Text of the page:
Backup-SqlDatabase -ServerInstance $server -Database $database.name -BackupFile $filePath -CompressionOption On -Checksum
Write-Zip -path $filePath -OutputPath $zipfilepath
Part 6: Upload the backup ZIP file in the AWS S3 bucket
To upload the ZIP file in the AWS S3 bucket, we use the Write-S3Object cmdlet. In this command, we use the following arguments.
Write-S3Object -BucketName $s3Bucket -StoredCredentials myAWScredentials -File $zipfilePath -Region $region
We are ready to take the SQL database backup of [MyNewDB] into the AWS S3 bucket. Execute the script, and it shows progress for each step- backup, compressed file, upload into S3 bucket.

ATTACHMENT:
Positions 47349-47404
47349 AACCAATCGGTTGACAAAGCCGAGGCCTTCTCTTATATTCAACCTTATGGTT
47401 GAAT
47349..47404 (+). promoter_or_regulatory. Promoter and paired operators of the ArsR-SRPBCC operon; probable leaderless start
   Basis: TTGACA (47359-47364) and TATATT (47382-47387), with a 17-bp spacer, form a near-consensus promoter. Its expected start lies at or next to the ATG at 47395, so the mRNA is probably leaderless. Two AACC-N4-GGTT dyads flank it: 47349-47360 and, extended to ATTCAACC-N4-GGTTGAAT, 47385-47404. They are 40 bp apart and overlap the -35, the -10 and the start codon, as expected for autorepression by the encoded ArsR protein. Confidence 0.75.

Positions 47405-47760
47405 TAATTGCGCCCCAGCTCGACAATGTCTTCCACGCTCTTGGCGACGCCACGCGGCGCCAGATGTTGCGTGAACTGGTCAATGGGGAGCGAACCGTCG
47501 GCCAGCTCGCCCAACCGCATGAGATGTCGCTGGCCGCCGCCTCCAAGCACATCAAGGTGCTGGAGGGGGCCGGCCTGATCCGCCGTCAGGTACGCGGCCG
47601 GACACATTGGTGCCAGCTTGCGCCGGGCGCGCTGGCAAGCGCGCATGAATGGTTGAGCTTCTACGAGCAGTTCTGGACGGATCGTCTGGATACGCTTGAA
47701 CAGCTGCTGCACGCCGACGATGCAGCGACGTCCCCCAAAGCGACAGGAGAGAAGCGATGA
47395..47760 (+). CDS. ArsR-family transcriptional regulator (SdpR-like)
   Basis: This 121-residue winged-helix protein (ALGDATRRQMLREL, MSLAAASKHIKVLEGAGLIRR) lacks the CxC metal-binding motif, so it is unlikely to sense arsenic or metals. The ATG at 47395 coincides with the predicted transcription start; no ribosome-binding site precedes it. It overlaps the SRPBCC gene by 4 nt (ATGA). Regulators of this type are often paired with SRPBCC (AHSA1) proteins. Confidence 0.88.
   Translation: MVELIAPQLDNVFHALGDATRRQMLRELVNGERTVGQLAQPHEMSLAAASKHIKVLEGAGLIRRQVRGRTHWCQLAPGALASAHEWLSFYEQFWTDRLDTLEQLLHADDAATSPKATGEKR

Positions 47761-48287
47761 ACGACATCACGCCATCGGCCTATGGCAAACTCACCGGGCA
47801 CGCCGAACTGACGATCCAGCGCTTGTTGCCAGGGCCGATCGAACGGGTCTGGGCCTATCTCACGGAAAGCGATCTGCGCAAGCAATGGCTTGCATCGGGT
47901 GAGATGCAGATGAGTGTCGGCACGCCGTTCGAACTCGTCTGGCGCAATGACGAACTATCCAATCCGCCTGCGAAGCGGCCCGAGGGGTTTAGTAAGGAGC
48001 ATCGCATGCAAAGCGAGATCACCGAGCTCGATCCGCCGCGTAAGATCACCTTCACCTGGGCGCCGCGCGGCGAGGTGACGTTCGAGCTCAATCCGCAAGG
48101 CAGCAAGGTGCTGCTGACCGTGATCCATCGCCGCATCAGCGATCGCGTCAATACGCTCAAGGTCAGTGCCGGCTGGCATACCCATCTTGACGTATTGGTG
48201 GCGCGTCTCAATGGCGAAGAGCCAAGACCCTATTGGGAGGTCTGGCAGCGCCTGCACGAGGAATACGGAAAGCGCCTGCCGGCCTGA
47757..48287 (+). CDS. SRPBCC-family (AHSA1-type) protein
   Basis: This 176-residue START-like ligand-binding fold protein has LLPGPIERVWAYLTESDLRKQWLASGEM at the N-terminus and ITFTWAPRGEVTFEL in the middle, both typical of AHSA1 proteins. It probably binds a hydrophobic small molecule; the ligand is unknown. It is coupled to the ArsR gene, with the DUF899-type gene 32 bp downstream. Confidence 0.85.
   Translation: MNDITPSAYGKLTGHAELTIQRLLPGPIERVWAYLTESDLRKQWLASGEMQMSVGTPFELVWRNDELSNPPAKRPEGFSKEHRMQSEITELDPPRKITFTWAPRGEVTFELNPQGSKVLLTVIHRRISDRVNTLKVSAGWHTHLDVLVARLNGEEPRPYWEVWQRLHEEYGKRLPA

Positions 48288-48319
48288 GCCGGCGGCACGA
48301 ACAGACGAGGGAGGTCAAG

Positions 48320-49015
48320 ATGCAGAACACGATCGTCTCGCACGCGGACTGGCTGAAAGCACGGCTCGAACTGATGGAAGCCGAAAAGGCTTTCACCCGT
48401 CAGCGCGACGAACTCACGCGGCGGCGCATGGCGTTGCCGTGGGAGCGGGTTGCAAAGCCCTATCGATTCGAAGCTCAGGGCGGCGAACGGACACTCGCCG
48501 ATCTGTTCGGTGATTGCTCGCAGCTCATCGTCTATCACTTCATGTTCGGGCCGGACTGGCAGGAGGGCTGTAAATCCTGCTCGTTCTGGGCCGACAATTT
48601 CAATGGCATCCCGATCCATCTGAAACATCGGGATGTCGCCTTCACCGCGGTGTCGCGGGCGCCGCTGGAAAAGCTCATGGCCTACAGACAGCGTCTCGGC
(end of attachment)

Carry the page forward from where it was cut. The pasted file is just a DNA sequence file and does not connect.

Once the upload is successful, it gives the following output.
It uploads the file in the background so it may take some time to reflect in the S3 bucket. Refresh the S3 bucket, and you can see the uploaded backup file.
Earlier, we took backup for a single database. Let’s remove the where clause from the select statement. It stores all database names in the $databases variable.
Execute the script to start the database backups for all databases sequentially.
In the output, you can see all database backup file names. Here, you get the error for the [TempDB] database because we cannot take a backup for the TempDB database. To skip this error, you can put a where clause to exclude the TempDB database in the select variable.
Verify the backup files in the S3 bucket,
In this article, we automated the process to take SQL database backup and upload it into the AWS S3 bucket. You can define retention policy in the S3 bucket to automatically remove or archive the backups to avoid cost for old backup files.